The Bush Highway begins at the northern end of Power Road in Mesa, Arizona and extends northeasterly through the Tonto National Forest, over the Arizona Canal, past the Granite Reef Dam, along the Salt River near its confluence with the Verde River, past Red Mountain, the Stewart Mountain Dam and Saguaro Lake, to connect with SR 87 (Beeline Highway) in Tonto, Arizona. It was named after the Mesa lumberman, Harvey Granville Bush. Construction on what was then called "The Harvey Bush Highway" began on March 21, 1933. The road opened to the public in 1934.
The Story of Payson, Arizona
A little highway history
Bardot, Budapest, Alabama, Khrushchev.
We Didn't Start The Fire  [annotations] [video]
Written by Billy Joel
Harry Truman, Doris Day, Red China, Johnny Ray
South Pacific, Walter Winchell, Joe DiMaggio
Joe McCarthy, Richard Nixon, Studebaker, Television
North Korea, South Korea, Marilyn Monroe
Rosenbergs, H-Bomb, Sugar Ray, Panmunjom
Brando, The King and I, and The Catcher in the Rye
Eisenhower, Vaccine, England's got a new queen
Maciano, Liberace, Santayana goodbye
REFRAIN: We didn't start the fire
It was always burning
Since the world's been turning
We didn't start the fire
No we didn't light it
But we tried to fight it
Joseph Stalin, Malenkov, Nasser, and Prokofiev
Rockefeller, Campanella, Communist bloc
Roy Cohn, Juan Perón, Toscanini, Dacron
Dien Bien Phu falls, Rock Around the Clock
Einstein, James Dean, Brooklyn's got a winning team
Davy Crockett, Peter Pan, Elvis Presley, Disneyland
Bardot, Budapest, Alabama, Khrushchev
Princess Grace, Peyton Place, Trouble in the Suez [REFRAIN]
Little Rock, Pasternak, Mickey Mantle, Kerouac
Sputnik, Chou En-Lai, Bridge on the River Kwai
Lebanon, Charles de Gaulle, California baseball
Starkweather homicide, Children of Thalidomide
Buddy Holly, Ben Hur, Space monkey, Mafia
Hula hoops, Castro, Edsel is a no-go
U2, Syngman Rhee, Payola, and Kennedy
Chubby Checker, Psycho, Belgians in the Congo [REFRAIN]
Hemingway, Eichmann, Stranger in a Strange Land
Dylan, Berlin, Bay of Pigs invasion
Lawrence of Arabia, British Beatlemania
Ole Miss, John Glenn, Liston beats Patterson
Pope Paul, Malcolm X, British politician sex
J.F.K. blown away, what else do I have to say? [REFRAIN]
Birth control, Ho Chi Minh, Richard Nixon back again
Moonshot, Woodstock, Watergate, Punk rock
Begin, Reagan, Palestine, Terror on the airline
Ayatollah's in Iran, Russians in Afghanistan
Wheel of Fortune, Sally Ride, Heavy metal suicide
Foreign debts, Homeless vets, AIDS, Crack, Bernie Goetz
Hypodermics on the shore, China's under martial law
Rock-and-roller cola wars, I can't take it anymore! [REFRAIN]
FB group: Baby Boomers, Flower Children, Counterculture Hippies & Sixties Protesters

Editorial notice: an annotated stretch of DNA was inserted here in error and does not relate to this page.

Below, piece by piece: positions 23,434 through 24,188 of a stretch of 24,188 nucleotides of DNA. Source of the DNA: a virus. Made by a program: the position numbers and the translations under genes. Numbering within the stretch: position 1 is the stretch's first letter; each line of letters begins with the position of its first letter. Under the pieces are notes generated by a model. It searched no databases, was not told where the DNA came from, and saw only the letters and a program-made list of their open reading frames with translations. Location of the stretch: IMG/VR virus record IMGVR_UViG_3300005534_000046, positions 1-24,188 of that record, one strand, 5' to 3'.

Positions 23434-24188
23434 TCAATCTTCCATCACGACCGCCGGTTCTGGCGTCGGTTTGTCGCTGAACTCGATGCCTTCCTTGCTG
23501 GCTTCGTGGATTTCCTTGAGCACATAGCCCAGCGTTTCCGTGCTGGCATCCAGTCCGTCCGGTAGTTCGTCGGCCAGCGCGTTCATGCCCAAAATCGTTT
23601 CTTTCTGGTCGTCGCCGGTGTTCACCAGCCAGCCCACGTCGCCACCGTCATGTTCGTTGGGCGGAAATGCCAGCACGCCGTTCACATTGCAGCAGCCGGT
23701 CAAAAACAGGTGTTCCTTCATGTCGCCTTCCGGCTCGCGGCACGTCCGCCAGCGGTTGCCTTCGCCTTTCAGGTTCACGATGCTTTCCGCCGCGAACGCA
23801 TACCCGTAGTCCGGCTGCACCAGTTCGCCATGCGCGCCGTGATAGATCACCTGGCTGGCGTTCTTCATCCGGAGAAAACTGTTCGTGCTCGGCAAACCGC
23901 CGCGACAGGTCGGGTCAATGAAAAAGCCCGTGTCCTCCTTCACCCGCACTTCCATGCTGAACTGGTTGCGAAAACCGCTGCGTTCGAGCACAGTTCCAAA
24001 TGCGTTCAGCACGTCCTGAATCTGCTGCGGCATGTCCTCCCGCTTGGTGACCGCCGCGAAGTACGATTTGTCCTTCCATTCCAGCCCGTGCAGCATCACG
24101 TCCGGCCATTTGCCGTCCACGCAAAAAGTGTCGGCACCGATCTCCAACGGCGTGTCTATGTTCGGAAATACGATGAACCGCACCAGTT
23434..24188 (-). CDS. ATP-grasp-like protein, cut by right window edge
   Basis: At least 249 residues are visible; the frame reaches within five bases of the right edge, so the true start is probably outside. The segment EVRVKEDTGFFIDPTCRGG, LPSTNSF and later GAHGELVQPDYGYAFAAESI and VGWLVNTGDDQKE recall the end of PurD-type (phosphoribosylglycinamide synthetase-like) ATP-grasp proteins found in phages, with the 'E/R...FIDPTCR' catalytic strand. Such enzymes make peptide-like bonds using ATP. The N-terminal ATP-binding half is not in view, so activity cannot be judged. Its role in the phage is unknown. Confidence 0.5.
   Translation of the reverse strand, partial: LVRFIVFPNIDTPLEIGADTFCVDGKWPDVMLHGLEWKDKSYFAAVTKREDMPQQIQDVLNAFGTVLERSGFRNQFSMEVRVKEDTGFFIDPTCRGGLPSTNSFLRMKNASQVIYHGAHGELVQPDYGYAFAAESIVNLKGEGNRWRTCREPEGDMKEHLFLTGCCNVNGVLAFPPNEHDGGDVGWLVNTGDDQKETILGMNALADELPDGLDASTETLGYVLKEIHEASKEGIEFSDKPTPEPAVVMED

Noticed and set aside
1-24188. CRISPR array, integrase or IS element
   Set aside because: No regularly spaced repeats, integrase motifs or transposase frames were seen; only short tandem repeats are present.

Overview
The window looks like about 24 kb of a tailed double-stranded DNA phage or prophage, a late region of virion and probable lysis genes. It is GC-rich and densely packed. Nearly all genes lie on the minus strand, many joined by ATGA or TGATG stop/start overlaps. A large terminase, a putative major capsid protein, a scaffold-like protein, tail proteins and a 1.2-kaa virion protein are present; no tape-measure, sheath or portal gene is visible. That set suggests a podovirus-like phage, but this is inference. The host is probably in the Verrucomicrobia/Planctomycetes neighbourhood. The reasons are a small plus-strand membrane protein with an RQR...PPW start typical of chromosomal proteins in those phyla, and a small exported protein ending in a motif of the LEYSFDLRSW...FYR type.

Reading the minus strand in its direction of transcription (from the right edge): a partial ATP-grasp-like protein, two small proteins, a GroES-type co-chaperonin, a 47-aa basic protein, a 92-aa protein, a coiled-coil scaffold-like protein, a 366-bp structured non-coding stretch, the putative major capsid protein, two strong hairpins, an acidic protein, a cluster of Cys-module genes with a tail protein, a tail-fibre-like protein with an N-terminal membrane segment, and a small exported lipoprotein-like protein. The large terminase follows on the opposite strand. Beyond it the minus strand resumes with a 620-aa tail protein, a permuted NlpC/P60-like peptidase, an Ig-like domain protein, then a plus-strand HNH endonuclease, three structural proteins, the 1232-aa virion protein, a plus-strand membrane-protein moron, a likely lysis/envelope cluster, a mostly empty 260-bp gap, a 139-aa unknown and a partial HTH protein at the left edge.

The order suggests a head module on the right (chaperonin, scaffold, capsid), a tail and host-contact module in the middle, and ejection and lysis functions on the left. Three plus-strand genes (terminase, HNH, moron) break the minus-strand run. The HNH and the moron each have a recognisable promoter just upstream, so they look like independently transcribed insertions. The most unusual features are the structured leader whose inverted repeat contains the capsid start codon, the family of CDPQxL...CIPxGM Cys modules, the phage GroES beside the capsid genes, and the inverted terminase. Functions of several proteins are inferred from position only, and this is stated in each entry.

Eleven Thousand Virgins.
[102-page feature screenplay: Writers Network semifinalist]
Log line: "Field of Dreams" with medieval chant music in place of baseball.
Synopsis: Alex Barnett has a comfortable life in Los Angeles and San Francisco; it's probably too comfortable, although he can't quite admit to himself that an extended separation from his wife Nicole eats at his soul. An unusual set of seemingly unrelated circumstances impels him to seek out a centuries-abandoned monastery in southwest Germany, where he confronts the animate image of Hildegard von Bingen, the legendary twelfth-century mystic, prophet, and composer of ravishing liturgical chants. Although his friend Lars believes it's a bona-fide vision, much like the visions that fueled Hildegard's own creativity, Alex cynically distrusts his deepest instincts and drives himself to search for a more acceptable answer. His quest guides him on the path toward self-awareness, through experiences both sacred and profane. One man's inner and outer pilgrimages take him to the depths of uncertainty, and, almost inexorably, to the peak of actualization.
Background: Hildegard of Bingen (1098-1179 AD) composed many chants in honor of Saint Ursula (?-383 AD). According to legend, Ursula was a Romano-British princess who, at the request of her father, King Donaut of Dumnonia (SW England), set sail across the English Channel with 11,000 virginal handmaidens to join her future husband, the pagan Governor Conan Meriadoc of Armorica (Brittany). Before the princess could arrive, all the virgins were beheaded in a massacre, and Ursula was shot dead. Modern research suggests the phrase "XI. M. V." was misinterpreted as "eleven thousand (in Roman numerals) virgins" rather than "eleven martyred virgins."
Genre: Spiritual drama.
[Download script, 140K PDF file]
[Hildegard von Bingen (1098-1179) - Discography]
[Eleven Thousand Virgins CD, by Anonymous 4]
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Screenwright(R) screenplay formatting template.
After designing an award-winning screenplay formatter in 2008, I went ahead and added nine others (sitcom, radio, theater and AV, plus A4 versions) in 2009.
They were all available on OpenOffice.org's Extensions and Templates websites, but those URLs have been very unreliable during the last six months. I kept hoping the sites would be fixed, but alas...
Plus, it seem needlessly wasteful to have the formatters scattered all over the place.
So I finally got off my lazy butt and consolidated everything here: http://9TimeZones.com/scr2.htm